In contrast to abortion – where some may argue about whether or not there is a life at stake – in assisted suicide there is no question that there is a human life in being. Physician-assisted suicide is the most dangerous slippery slope, in my view, that the nation can embark upon.
But this bill does more than just rule out the use of controlled substances to kill a patient. Just as important, it also urges doctors to educate themselves about pain management and palliative care and it makes clear that prescribing adequate pain medication is a legitimate use of controlled substances.
Currently, too many doctors are afraid to give a patient a high dose of pain killers for fear that their actions will appear suspicious or for fear that the remedy may have the "double effect" of hastening death. It is critical that doctors feel free to adequately manage pain so that patients do not suffer needlessly.
Now, let me dispel a couple of myths and tell you what this bill will not do. It will not have a "chilling effect" on pain management. Critics have alleged that if this legislation passes, the Drug Enforcement Administration will begin to investigate doctors more vigorously. That is certainly not the intent of this bill.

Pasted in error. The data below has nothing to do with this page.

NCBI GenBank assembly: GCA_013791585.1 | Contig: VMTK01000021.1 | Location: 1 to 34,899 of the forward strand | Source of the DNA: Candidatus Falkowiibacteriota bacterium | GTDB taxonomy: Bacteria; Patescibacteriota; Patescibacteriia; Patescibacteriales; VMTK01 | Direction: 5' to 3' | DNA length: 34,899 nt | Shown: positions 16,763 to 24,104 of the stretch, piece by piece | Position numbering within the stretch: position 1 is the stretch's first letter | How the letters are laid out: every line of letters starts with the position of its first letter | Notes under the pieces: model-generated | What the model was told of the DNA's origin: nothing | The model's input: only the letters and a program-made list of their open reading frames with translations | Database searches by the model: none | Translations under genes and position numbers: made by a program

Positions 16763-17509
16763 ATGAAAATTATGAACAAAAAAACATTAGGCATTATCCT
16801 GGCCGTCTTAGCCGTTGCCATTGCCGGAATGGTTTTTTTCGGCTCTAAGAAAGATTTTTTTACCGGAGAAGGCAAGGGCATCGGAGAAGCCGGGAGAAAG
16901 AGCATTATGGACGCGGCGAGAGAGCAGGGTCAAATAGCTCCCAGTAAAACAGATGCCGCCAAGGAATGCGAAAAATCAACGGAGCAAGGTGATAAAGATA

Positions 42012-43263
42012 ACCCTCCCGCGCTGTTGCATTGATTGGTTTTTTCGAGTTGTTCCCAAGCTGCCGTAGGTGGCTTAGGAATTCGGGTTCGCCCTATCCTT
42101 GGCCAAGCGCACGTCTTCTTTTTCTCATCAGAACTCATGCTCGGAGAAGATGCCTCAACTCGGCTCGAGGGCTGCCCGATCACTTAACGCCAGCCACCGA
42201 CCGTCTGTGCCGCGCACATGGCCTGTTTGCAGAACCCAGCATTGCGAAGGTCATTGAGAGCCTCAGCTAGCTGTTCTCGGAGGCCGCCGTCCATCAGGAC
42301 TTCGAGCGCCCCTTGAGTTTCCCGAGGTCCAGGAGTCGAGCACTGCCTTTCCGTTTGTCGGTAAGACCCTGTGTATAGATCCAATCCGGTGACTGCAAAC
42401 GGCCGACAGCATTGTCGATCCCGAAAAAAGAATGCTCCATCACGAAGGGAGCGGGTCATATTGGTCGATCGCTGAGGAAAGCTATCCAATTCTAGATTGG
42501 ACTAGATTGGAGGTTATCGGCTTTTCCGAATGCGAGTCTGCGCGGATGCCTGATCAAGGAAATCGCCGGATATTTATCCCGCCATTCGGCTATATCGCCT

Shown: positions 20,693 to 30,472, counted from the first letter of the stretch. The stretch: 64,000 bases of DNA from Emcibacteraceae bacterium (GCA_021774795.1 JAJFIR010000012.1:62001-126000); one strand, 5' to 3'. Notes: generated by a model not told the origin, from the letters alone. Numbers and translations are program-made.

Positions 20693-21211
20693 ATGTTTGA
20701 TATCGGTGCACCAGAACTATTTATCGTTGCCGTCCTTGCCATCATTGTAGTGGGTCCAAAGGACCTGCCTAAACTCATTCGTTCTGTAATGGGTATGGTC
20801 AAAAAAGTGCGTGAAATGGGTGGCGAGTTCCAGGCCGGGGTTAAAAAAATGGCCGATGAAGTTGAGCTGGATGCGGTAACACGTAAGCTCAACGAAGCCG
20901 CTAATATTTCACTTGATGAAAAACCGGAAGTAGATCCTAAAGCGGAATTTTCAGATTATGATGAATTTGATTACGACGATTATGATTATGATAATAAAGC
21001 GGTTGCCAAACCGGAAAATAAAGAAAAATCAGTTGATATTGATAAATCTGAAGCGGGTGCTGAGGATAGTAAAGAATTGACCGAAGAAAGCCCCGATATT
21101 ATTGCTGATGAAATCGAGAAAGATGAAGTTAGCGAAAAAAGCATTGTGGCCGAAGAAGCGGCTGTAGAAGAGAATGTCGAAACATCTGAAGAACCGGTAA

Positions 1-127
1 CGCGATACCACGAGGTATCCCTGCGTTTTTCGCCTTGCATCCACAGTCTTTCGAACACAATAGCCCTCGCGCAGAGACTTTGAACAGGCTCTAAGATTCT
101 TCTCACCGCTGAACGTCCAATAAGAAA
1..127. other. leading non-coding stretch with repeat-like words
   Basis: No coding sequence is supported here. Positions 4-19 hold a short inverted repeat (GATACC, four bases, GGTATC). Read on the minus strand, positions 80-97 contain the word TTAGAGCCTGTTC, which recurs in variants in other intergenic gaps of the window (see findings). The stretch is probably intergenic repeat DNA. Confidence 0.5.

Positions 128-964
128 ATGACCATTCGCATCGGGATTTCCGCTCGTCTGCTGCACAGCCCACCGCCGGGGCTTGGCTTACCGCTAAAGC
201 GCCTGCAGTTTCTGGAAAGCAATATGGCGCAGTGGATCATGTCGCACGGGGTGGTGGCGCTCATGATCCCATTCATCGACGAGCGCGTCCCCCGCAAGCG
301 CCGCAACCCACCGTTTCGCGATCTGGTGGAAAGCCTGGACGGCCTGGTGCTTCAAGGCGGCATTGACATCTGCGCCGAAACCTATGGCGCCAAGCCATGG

And furthermore the DEA has stated that they have no intention of investigating doctors unless the doctor has admitted to using controlled substances to kill a patient or if state authorities have concluded that was the case. The DEA has written:
Even if H.R. 2260 were enacted, it is not feasible that DEA would devote its limited resources to investigate an allegation that a practitioner assisted a suicide unless either: (i) the practitioner made a clear admission that s/he dispensed controlled substances with the specific intent to assist suicide or (ii) competent state and local authorities concluded – based on sufficient evidence provided to DEA – that the practitioner dispensed controlled substances with the specific intent to assist suicide.
If you need proof, just look at states which have passed measures similar to the one we are debating today. There has been no "chilling effect." Iowa, Kansas, Kentucky, Louisiana, Michigan, Tennessee, Rhode Island and Virginia have enacted laws making clear that providing pain medication even to the point where death is hastened is legitimate medical practice. And in each of those states, per capita use of morphine has increased as doctors feel more comfortable giving their patients the medication they need. I fully expect that passing the bill before us today will increase proper pain management nationwide.